A guest article from Faunalytics — Wild Animal Initiative

Faunalytics is an organization that largely focuses its work on the plight of farm animals, but in recent years we have increasingly looked at the field of wildlife animal welfare research and related topics.

An important goal of wildlife welfare research is to better understand the welfare and living conditions of wild animals, as well as how they die and how these deaths can be prevented within particular limits. This is done with the aim of identifying the highest impact areas where we can make positive interventions. Studying the cause of death in wild animals is a key interest because of how it relates to suffering – not all deaths are equal, and whether we are able to identify the causes of death most painful and prevalent across different species, we may be able to help alleviate suffering on a massive scale.

WAI wrote about importance to investigate the cause of death, as well as the methods through which animal advocates could do so. Below, we highlight a handful of resources in the Faunalytics Research Library that can contribute to this area of ​​research.

Responding to animals after a fire

Forest fires are unfortunately very instructive in showing the complexity of the causes of death in nature. Wildfires can kill animals in many ways, ranging from acute heat and burns, to death from asphyxiation, to longer-term mortality from habitat loss and modification. This range of potential causes of death makes both wildfire prevention and subsequent rescue efforts a very complex task. The study summarized here gives some practical advice to wildlife rescuers, in terms of what can be done immediately after these events. The study also identifies areas where we could benefit from more knowledge, including the specific impacts of fire on pollinators, aquatic animals and predatory species, as would studies of the effects of post-fire activities such as Forest explotation.

Use buoys to prevent seabirds from becoming bycatch

Bycatch is responsible for the deaths of billions of individual animals around the world, including fish, marine mammals and seabirds, and by some estimates, more than 10% of the total annual weight caught in fisheries worldwide. Animals taken as bycatch can die quickly, but they can also be injured in various ways in the process, become entangled in gear and struggle frantically to escape. For seabirds, which are caught in nets and lines as they hunt for fish, their deaths can be particularly troubling as they become entangled or snagged, dragged under and drowned. This study in our library looks specifically at ways to mitigate seabird bycatch in gillnets. While the number of animals that could be affected by interventions in this area is relatively small (approximately 400,000 per year), the study and the potential intervention itself are worth noting, as they identify a cause particularly pernicious deaths and offer hope for change.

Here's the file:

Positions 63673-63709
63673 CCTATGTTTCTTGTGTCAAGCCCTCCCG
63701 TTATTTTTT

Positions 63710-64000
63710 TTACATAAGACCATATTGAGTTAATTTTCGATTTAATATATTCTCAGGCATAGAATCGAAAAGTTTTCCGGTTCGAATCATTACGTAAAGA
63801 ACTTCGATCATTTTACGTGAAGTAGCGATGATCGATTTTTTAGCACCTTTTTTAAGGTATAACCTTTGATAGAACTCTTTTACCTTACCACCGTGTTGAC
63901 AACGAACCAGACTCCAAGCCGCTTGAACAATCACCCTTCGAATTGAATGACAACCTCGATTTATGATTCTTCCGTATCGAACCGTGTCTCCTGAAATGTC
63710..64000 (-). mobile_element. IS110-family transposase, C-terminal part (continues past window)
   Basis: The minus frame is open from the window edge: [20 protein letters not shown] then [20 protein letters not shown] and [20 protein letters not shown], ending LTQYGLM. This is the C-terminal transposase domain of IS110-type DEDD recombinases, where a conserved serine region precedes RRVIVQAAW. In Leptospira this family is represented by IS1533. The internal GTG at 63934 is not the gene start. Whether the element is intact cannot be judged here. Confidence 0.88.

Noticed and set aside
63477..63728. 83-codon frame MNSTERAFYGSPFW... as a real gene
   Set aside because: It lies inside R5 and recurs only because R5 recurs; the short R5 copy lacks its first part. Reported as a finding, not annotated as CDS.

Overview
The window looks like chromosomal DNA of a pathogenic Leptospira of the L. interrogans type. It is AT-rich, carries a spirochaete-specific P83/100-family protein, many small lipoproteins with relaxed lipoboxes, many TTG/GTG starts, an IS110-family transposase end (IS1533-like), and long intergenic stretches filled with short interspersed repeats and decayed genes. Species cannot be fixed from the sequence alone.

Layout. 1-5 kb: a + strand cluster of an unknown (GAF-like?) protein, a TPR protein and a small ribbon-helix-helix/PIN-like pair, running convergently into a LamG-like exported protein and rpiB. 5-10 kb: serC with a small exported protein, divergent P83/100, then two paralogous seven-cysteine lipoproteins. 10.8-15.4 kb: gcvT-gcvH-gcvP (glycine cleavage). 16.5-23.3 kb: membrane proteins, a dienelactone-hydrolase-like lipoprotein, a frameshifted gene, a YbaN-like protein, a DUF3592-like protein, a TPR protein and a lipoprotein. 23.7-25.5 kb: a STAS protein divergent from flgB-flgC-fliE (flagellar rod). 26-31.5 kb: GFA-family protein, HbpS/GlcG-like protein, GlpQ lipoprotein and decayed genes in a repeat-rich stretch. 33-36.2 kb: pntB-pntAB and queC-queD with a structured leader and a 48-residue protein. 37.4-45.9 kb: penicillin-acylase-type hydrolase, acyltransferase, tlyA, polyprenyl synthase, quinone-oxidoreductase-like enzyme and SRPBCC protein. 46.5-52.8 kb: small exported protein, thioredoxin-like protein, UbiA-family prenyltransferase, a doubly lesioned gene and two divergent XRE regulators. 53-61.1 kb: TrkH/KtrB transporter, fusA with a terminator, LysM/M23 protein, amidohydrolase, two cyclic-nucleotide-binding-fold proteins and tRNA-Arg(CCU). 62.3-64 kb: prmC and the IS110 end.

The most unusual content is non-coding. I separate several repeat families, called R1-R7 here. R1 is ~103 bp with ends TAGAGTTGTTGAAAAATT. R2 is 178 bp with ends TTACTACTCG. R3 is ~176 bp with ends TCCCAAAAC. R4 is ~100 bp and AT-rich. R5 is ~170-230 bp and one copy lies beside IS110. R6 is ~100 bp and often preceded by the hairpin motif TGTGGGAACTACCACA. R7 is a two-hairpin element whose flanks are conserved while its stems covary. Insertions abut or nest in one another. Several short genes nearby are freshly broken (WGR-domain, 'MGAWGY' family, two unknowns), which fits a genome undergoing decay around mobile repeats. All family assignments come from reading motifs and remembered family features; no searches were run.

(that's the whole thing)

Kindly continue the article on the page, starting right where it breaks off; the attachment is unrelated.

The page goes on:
Respond to predators

Perhaps the most common way we think wild animals suffer and die is predation. Of course, predator-prey relationships exist in any healthy ecosystem, and they are natural phenomena. Whether humans should intervene in nature to reduce predation or suffering in the death of wild animals is a question complex and controversial – mitigating predation deaths can then lead to predators suffering through starvation, and so on. This study examines how humans may contribute to predation deaths by desensitizing certain wild animals upon contact with predators. He finds that even minimal contact with humans can trigger the process of desensitization of animals of certain species, making them more susceptible to long-term predation. More tangentially, this study (and others) show that humans are already affecting predator-prey relationships in nature. While many may rightly cringe at the idea of ​​mitigating predation as a broad intervention (which could have many unintended effects), it is important to remember that we already intervene in nature in a variety of ways. intentional and accidental. We should be more intentional about how we interact with the ecosystems we share and do what we can to positively affect the lives of other animals.

These are just a few recent studies that directly or indirectly address the cause of death in wild animals and take seriously the immense suffering they can face. As an area of ​​wildlife welfare grows, develops and gains supportAt Faunalytics, we will continue to share research that highlights the importance of alleviating the suffering of wild animals wherever possible, and contributes to our knowledge of the field more generally.

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